There are a variety of tasks which patent analytics practitioners need to become proficient at in order to accurately portray the insights they glean from patent information. In previous posts we have looked at counting patents within families and how patenting practice within different countries can influence this. We have also looked at counting citations by patent family, within the US, and in Europe. In this post we will look at the task of List Cleanup and in particular Patent Assignee cleanup and what analysts can do to make this task more efficient.
List Cleanup is the process of manual or automatic standardization of terms or items within a data field to correct errors or inconsistencies. It is required by patent analysts in order to produce statistically relevant results. It is necessary since raw patent data is notorious “messy” and requires clean-up or standardization to produce accurate results. Misspellings, for instance, are a common occurrence with certain fields and require corrections.
One of the fields within patent information which is most often in need of being cleaned up is the Patent Assignee (PA) field. In this particular case, there are typos and misspellings found with the entries associated with each specific patent document. When looking at a large collection of documents, even if the company name is represented properly, the individual data providers may have added the organization’s location, division name or other assorted details to the PA field since that is the way the information was provided to them by the applicant.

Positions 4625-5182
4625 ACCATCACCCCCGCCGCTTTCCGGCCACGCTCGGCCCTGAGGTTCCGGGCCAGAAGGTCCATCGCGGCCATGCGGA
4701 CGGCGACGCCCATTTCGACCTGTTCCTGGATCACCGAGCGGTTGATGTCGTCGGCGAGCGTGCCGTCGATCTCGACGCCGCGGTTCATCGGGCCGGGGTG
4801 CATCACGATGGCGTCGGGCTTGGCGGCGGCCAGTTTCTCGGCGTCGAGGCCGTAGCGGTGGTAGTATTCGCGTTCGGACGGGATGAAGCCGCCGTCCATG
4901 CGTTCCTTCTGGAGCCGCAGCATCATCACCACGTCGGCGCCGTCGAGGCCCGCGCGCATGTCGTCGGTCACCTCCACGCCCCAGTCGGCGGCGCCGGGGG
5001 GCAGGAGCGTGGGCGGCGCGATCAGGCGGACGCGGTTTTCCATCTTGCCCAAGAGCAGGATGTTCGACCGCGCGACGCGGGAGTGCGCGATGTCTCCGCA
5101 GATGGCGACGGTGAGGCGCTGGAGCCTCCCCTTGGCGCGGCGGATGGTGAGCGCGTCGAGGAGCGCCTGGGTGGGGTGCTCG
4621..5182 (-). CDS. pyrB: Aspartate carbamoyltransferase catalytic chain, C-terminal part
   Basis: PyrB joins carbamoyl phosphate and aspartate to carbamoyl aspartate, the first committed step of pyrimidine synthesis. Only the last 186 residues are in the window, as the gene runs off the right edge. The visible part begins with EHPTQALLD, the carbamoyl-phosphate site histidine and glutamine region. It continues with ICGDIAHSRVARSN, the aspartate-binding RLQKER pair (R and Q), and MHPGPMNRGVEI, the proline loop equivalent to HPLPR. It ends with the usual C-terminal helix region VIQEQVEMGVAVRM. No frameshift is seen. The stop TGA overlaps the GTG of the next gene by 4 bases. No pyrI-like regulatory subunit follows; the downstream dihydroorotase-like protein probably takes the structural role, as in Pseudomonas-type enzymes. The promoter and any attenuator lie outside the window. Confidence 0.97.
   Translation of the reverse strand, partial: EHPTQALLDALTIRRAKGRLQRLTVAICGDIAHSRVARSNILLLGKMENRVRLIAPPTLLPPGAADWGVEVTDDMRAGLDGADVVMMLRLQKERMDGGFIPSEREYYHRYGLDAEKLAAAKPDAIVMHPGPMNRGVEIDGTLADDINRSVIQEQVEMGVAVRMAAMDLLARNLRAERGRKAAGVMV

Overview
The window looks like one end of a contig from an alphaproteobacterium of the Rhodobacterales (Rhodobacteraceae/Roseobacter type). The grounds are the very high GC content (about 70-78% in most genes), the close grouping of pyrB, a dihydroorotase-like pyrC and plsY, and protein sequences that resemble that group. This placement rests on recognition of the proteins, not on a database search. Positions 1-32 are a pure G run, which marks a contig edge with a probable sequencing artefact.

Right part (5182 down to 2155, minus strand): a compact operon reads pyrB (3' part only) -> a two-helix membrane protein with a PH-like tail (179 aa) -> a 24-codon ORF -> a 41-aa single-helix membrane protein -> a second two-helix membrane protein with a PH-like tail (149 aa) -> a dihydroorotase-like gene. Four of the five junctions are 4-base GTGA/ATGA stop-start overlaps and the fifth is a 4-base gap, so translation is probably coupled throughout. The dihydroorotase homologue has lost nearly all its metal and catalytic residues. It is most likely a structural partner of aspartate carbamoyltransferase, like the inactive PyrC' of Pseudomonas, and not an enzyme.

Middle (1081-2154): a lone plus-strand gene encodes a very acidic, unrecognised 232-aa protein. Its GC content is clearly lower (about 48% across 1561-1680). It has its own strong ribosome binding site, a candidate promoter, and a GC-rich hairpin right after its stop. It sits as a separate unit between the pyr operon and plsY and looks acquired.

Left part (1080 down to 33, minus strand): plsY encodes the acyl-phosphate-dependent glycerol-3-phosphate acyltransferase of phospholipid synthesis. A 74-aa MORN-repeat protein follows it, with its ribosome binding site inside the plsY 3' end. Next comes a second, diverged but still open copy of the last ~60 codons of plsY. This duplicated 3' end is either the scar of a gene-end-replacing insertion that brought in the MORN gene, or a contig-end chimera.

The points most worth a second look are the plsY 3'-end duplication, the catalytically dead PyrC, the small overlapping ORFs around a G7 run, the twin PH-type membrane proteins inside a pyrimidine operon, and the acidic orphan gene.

One of the simplest ways to cleanup or organize the contents of the PA field is to create a Pivot Table in MS Excel and after sorting the column in alphabetic order, grouping the items manually. A recent Intellogist blog post covered aspects of this method and it is one of the least expensive, if time consuming, ways to cleanup the PA field since most people already have a copy of MS Excel or a similar spreadsheet tool.
There are also a variety of tools available from commercial database and tool producers for data cleanup. It is beyond the scope of this post to go through each one but you can find additional details on this function at the Orbit.com, Thomson Innovation, VantagePoint, STN AnaVist, Innography, PatSeer, Patent iNSIGHT Pro, and Minesoft websites. Some of these tools allow the user to manually group items, others rely on lists of common terms or “Corporate Trees” and some have developed their own thesaurus for assigning standardized names or codes to companies. A few of the tools also use algorithms to identify PAs which are similar to one another based on string-matching or homology and allows the user to group these items.